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SLC Eats (+our verdict):
The Copper Onion, 4/5

Utah, Day 5 & 6: The Other Side

Day 5

After 3 days of good to great conditions (at the end of March, GASP!), it was due time for a reality check.

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Bluebird skies, HOT (60°), SLUSH

Adult Half Day = $76
Adult Full Day = $96

$96?! Damn. The cost of half day at Canyons is as much as a full day at Snowbird! I learned, after the fact, that the local Costco sells discounted tickets to Canyons.

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To get to the base of the mountain from the parking lot, take a ride on the Cabriolet lift, which is basically a small, standing only gondola. The view up from the parking lot got me totally pumped up…

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This pic is from winter, I swear.

We started our day with the Orange Bubble Express. This lift is pretty famous because it’s the only one with heated seats and a sun/wind visor. Ballin! I guess it’s kind of cool, but seriously, do you really need these things? Don’t be a pansy.

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This must be why my ticket cost $96!

OK, so maybe if it was like 10° and windy, I totally would’ve raved about it 😉

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I heard great things about Canyons while I was planning this trip, but I knew I had to lower my expectations a bit given how horrible this season has been. Then we came to Utah and was totally blown away by Snowbird so I figured we would get more of the same at Canyons. Unfortunately, this wasn’t the case. AT ALL.

Mid-mountain was slushy where the sun hit and icy in the shade. Stop and go, stop and go, was no fun. We tried to make the best of it, but it seemed like all runs leading back to the mid-mountain lifts were catwalks and slushy catwalks are pretty much the worst things EVAR. We hoped the top of the mountain would be better, but before we headed up, we had to re-energize with a waffle break.

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The waffle was OK. I was confused because some of the sugar was still crystallized inside the waffle – that’s not how it’s supposed to be right? Eating chunks of sugar was strange.

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After our quick break, we took the Ninety-Nine 90 lift to the top of the mountain. I didn’t understand the name of the lift at first, but then I realized DUH, 9990 ft is the elevation. The top wasn’t much better than mid-mountain since it was all icy. We did one run and didn’t bother going back up. I’m not sure what I hate more, ice or slush.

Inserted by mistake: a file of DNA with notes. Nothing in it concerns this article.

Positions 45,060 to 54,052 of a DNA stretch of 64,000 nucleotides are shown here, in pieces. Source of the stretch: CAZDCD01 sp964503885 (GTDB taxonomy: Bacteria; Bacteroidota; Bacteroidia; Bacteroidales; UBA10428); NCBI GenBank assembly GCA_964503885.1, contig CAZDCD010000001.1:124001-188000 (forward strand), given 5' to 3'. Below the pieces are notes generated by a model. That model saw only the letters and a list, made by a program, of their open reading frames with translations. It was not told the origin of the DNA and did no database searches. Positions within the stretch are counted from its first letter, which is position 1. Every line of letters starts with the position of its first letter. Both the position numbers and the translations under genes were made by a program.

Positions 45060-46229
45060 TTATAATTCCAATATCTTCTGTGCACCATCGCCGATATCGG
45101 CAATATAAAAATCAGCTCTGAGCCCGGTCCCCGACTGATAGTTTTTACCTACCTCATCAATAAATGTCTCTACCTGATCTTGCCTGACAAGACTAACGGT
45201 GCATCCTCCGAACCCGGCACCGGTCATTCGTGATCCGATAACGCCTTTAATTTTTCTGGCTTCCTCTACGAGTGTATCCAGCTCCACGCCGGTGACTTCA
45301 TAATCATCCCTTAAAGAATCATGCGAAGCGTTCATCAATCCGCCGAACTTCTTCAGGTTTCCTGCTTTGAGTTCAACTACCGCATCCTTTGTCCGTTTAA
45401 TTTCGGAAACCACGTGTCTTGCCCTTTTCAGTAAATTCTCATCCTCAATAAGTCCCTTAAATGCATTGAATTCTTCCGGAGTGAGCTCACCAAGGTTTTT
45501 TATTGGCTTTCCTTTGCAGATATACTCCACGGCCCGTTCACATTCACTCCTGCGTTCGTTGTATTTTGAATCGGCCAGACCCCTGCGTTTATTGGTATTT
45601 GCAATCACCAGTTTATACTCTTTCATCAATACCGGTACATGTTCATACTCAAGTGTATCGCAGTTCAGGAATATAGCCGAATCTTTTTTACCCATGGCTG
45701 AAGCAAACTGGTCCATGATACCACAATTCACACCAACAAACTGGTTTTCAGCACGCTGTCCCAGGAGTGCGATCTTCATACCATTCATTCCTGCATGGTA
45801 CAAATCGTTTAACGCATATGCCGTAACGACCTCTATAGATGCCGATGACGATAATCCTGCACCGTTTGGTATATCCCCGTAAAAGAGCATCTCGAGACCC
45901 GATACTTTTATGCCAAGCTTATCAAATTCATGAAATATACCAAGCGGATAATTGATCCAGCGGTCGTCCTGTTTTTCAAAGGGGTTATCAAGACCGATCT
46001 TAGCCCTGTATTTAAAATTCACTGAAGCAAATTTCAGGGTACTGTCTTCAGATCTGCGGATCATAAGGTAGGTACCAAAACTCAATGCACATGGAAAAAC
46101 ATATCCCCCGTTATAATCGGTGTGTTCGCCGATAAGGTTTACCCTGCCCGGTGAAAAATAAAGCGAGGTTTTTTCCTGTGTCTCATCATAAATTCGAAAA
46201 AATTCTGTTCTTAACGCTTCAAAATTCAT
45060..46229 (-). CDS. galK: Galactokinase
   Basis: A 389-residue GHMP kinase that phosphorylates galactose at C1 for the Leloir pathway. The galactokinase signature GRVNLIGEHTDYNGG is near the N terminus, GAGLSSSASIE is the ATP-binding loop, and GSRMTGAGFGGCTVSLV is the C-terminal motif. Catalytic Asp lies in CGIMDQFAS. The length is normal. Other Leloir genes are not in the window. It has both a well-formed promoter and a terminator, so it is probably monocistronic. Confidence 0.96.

Based on my one day experience, I’m pretty sure I won’t be coming back to Canyons in the future. For a ticket price that is almost as much as Vail/Breck (and more than Mammoth!), I just don’t see how Canyons is worth the money, even in good conditions. Anyone who disagrees, please let me know what I am missing!

Although Canyons was a bust, dinner at Himalayan Kitchen partly made up for it.

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Himalayan Assorted Meat Platter, $12.95
Lamb Kabab, Chicken Tikka, Shish Kabab and Chicken Tandoori with Lamb Samosa

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Fish Curry, $16.95
Traditional dish made with wild Mahi-Mahi, onions, garlic, ginger, tomatoes and curry spices

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Lamb Vindaloo, $15.95
Boneless lamb cooked with potatoes, onion, tomatoes, vinegar and spices in a tangy sauce

We ordered “medium” spicy for the curry and vindaloo and man, they were SPICY, but good spicy, not uncomfortable spicy… though… I did contemplate ordering a mango lassi after we started eating. 😉 Everything was delicious and the lamb and fish were especially tender. My only complaint, as with Mazza, is that the prices are steep. I understand the curry was made with Mahi-Mahi, but $17 for a small bowl of fish curry is a lot.

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Day 6

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Park City’s famous Eagle Superpipe

When we checked the ticket prices for Park City, the website wasn’t updated so the prices were the same as Canyons. Not wanting waste another $96, we decided to ride a half day and then go back to Snowbird for our last full day in Utah.